Tuesday 29 July 2014 

NatWest T20 Blast Quarter-Final Preview - We Assess Each Team's Chances...

Lancashire players
Lancashire have been outstanding when batting first - but can they cope without Junaid Khan?
© REUTERS / Action Images
 
NatWest T20 Blast unveiling
18 sides began the tournament - now just eight remain
© REUTERS / Action Images
 

18 teams began the season with hopes of reaching Finals Day at Edgbaston. Now just eight remain in contention. Ahead of this week's quarter-finals, Matt Carter assesses their chances.

Lancashire

Why they can win it

With just two defeats to their name nobody has lost fewer games than Lancashire, while their 10 wins can only be equalled by South Division table-toppers Essex and further to that five successive wins indicate they are in formidable form.

Lancashire’s formula for victory has been a consistent one, with all 10 of their wins coming after batting first. Inserting them is a gamble that few will be willing to take.

Why they can’t

Lancashire will be without bowling spearhead Junaid Khan for the remainder of the tournament, the Pakistani - who can vaunt the most miserly strike rate of any seamer – having now ended his stint. Further to that for the quarter-final at least Jos Buttler will also be absent – a huge loss given that nobody in the tournament can better his strike rate of 174.

Finally it is worth mentioning that in regards to chasing Lancashire could be undercooked – the only time they were asked to bat second they suffered a rare defeat.

Key men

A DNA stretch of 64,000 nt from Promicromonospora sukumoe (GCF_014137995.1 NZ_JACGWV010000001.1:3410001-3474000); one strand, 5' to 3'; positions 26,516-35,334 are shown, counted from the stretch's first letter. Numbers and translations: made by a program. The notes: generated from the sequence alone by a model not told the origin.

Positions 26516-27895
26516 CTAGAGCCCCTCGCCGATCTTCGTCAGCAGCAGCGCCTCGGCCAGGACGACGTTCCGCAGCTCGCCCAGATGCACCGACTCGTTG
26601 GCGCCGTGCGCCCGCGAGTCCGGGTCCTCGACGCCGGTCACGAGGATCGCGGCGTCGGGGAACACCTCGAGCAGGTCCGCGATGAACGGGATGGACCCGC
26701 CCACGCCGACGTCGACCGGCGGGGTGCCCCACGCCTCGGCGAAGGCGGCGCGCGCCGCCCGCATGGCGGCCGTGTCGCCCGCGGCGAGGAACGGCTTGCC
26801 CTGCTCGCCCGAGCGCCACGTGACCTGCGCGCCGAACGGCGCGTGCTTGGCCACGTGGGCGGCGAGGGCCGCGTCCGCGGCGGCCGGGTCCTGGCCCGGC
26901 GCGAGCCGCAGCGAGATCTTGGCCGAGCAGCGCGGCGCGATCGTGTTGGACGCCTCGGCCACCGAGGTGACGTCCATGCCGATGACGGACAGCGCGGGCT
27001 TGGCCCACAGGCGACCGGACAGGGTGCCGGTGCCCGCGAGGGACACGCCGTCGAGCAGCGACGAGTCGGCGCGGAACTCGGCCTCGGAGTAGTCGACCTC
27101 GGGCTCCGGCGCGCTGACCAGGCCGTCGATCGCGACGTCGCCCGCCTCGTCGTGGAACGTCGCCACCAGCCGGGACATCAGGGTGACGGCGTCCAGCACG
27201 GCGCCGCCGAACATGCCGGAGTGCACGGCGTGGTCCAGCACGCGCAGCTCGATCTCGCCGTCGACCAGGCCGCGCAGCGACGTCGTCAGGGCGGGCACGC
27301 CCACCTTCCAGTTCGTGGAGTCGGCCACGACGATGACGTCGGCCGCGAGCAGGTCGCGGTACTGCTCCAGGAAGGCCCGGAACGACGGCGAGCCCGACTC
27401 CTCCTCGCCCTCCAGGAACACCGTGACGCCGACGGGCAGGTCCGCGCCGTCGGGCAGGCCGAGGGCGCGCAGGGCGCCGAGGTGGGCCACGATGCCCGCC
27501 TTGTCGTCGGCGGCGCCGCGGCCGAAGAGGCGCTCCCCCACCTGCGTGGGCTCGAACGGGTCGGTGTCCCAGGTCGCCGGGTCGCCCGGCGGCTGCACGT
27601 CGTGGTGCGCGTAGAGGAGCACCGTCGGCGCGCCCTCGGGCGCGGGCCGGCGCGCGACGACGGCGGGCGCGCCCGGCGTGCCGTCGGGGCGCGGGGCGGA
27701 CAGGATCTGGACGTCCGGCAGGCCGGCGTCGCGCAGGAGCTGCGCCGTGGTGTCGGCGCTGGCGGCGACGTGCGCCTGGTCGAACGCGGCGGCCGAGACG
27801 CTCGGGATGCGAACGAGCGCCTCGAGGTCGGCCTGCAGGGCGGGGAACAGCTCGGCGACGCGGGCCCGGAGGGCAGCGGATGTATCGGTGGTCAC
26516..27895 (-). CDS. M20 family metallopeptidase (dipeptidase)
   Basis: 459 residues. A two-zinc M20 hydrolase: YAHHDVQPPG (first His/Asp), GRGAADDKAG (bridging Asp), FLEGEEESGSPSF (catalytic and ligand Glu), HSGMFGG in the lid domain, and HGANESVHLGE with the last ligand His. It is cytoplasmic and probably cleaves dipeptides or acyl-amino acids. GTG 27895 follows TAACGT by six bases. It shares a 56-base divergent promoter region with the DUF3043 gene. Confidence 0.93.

Excluding Buttler – whose availability remains up in the air – Lancashire are well-oiled unit rather than a side littered with star names. That being said in Junaid’s absence Kabir Ali – joint fourth alongside Junaid in the wicket-taking charts – will shoulder significant bowling responsibility and at the same time the unheralded Tom Smith is a vital clog at the top of the order, the all-rounder boasting a seasonal strike-rate of 144.

Glamorgan

Why they can win it

Having reached the knockout stages for only the second time in their history, Glamorgan are the undoubted underdogs, Nonetheless their vastly experienced limited overs outfit should not be underestimated.

Their strengths reside at the top of the order with openers Jim Allenby and Jacques Rudolph ranked fourth and sixth on the run-scoring charts respectively.

It is worth noting that although Glamorgan lack Twenty20 knockout experience, progressing to the final of last year’s Pro40 tournament should be of considerable benefit to the Welsh county.

Why they can’t

There is no hiding the fact that nobody in the last eight has won fewer games than Glamorgan, while at no point have Jim Allenby’s side recorded three wins on the bounce.

There will be concerns regarding the effectiveness of their backup bowling and at the same time it can be argued they lack the finishing firepower that a number of their rivals possess.

Key men

In Michael Hogan Glamorgan can vaunt a death bowler of unrivalled proficiency, with the Australian’s heroics at the back end of innings a huge factor in their progression to a first quarter-final since 2008.

Accounting for Glamorgan’s relative lack of power hitting lower down, there will be much pressure on Chris Cooke’s shoulders to perform the critical finisher’s role – the middle-order man currently proclaiming the sixth best strike rate in the tournament.

Surrey

Why they can win it

The experience of falling at the final furlong to Northants last year should stand Surrey in good stead for another tilt at the trophy – further to that they hold unparalleled levels of international experience.

The batting boasts plenty of firework potential – the trio of Jason Roy, Kevin Pietersen and Tillakaratne Dilshan amongst their most noteworthy hitters – however Surrey’s miserly bowlers have proven to be their strongest asset to date. On average, they conced 7.73 runs per over, the lowest in the South Group.

Why they can’t

For all Surrey’s batting prowess there have been occasions already this summer where they’ve been outhit, making them perhaps vulnerable on surfaces that are not so conducive as The Oval has been in regards to squeezing the opposition’s batting.